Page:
Now that I think about it, I don't think I ever could have started Neon without having spent time in the psychological rock tumbler of working motherhood. Business ownership requires you to multitask, change plans on a dime, and give up on the idea of ever having a clean to-do list. Ever. You also have to fall in love with the projects you represent, delighting in their strengths and possibilities and coming up with ways to share that delight compellingly with others. Very parental in lots of ways.
That is really what makes me a great salesperson: love. Cheesy but true. That and my borderline-unbearable firehose personality.
In your newsletter (and, I can imagine, for your clients), you’re very good at tough love, explaining the realities of the publishing world with (hilarious) empathy. What is your most often dispensed wisdom for writers trying to sell a book?
Depends on where they are in the process! For about 90% of people, my wisdom is "you need more of a platform."
For the remaining 10%--the people with the chops and audience? It's "empathy is everything." The "secret" to great query letters, gorgeous writing, genius marketing, and everything else is that we need to stop thinking of a book as a discrete thing within us and start thinking about it as a connection, a relationship with a specific other person or people. If you're focused on your ego and trying to control how other people think about you, it's not going to work.
I know there are some subscribers who are at the second book stage and it seems like that can be a real tough place, psychologically. What are your best pieces of advice for those who have already pushed that boulder up the mountain, published a book, and now have to/want to do it all over again?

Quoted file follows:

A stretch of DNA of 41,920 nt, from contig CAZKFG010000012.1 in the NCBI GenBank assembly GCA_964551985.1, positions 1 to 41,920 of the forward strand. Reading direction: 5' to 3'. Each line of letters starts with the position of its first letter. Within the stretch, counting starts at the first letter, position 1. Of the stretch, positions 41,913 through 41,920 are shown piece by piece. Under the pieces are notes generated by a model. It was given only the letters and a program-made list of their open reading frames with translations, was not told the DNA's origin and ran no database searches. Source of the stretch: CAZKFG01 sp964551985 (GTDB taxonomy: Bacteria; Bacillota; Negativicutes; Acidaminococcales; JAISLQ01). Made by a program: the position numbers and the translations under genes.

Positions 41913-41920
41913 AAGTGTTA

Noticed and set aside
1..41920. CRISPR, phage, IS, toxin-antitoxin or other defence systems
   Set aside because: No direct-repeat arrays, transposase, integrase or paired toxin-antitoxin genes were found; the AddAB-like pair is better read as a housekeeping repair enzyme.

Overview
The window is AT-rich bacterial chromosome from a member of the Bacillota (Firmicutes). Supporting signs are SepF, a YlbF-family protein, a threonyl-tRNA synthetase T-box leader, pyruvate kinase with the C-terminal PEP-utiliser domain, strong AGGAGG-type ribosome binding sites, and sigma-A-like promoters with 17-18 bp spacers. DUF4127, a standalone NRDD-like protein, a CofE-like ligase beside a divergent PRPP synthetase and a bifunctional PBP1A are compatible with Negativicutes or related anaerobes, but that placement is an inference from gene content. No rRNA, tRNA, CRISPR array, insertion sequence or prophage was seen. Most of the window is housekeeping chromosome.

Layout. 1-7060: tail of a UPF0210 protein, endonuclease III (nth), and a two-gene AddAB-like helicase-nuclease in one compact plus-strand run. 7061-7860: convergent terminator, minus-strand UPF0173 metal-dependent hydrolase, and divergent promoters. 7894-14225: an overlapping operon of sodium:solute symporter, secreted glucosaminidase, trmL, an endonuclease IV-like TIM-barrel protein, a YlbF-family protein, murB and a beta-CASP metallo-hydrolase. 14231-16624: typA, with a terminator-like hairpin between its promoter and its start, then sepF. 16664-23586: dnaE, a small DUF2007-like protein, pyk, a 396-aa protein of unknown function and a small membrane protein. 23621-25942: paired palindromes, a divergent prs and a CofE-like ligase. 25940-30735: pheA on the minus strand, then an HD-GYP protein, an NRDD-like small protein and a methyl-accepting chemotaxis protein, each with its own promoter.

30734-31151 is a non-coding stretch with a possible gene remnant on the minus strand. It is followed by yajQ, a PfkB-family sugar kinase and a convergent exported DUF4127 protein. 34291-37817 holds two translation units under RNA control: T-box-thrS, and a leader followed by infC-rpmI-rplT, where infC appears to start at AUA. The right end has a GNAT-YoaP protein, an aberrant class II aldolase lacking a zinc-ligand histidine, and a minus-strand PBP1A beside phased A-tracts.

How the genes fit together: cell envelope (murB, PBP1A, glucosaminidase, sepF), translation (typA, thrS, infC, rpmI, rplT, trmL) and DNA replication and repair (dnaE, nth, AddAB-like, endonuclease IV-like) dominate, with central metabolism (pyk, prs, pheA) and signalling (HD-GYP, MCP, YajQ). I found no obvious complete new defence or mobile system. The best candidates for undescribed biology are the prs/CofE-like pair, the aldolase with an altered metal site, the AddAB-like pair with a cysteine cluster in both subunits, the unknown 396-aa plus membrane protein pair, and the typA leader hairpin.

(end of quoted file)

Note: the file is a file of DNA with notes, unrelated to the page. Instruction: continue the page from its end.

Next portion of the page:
In general: I would take your time before actually getting book #2 under contract. (There are some exceptions to this, e.g. if book #1 is such a runaway bestseller that it would be insane not to capitalize on the moment with your publisher, but your agent can advise you on this.) Give yourself as much grace of advance preparation as you can: maybe not the decades or whatever that book #1 needed to take shape in your head and life, but time enough to write a thorough outline if nonfiction or manuscript chunk and synopsis if fiction. Know what your argument is and how to research/report the information you're going to need to defend it. In my observation, rudderlessness is the biggest cause of book 2 authorial panic: a combination of external expectations with internal self-doubt. By taking all the time you need to orient yourself with new material, you help with the second thing, at least.
Oh, and also: the Hallmark movies lie. Editors and agents are really not just sitting at their desks being like "where are the PAGES! I must have the PAGES or ELSE." We're all slow, too. No one's going to forget you exist.
Do you do any of your own writing? Not sure how you would even find time for that but I have to ask…
…the newsletter? ::jazz hands::
I do have at least one good novel in me, I think, but I'm not sure when if ever I'll make the time to grind it out. Trying to remember my own advice that one really, really doesn't need to do everything all at once or execute all matters immediately in the writing life. Because you don't. REALLY.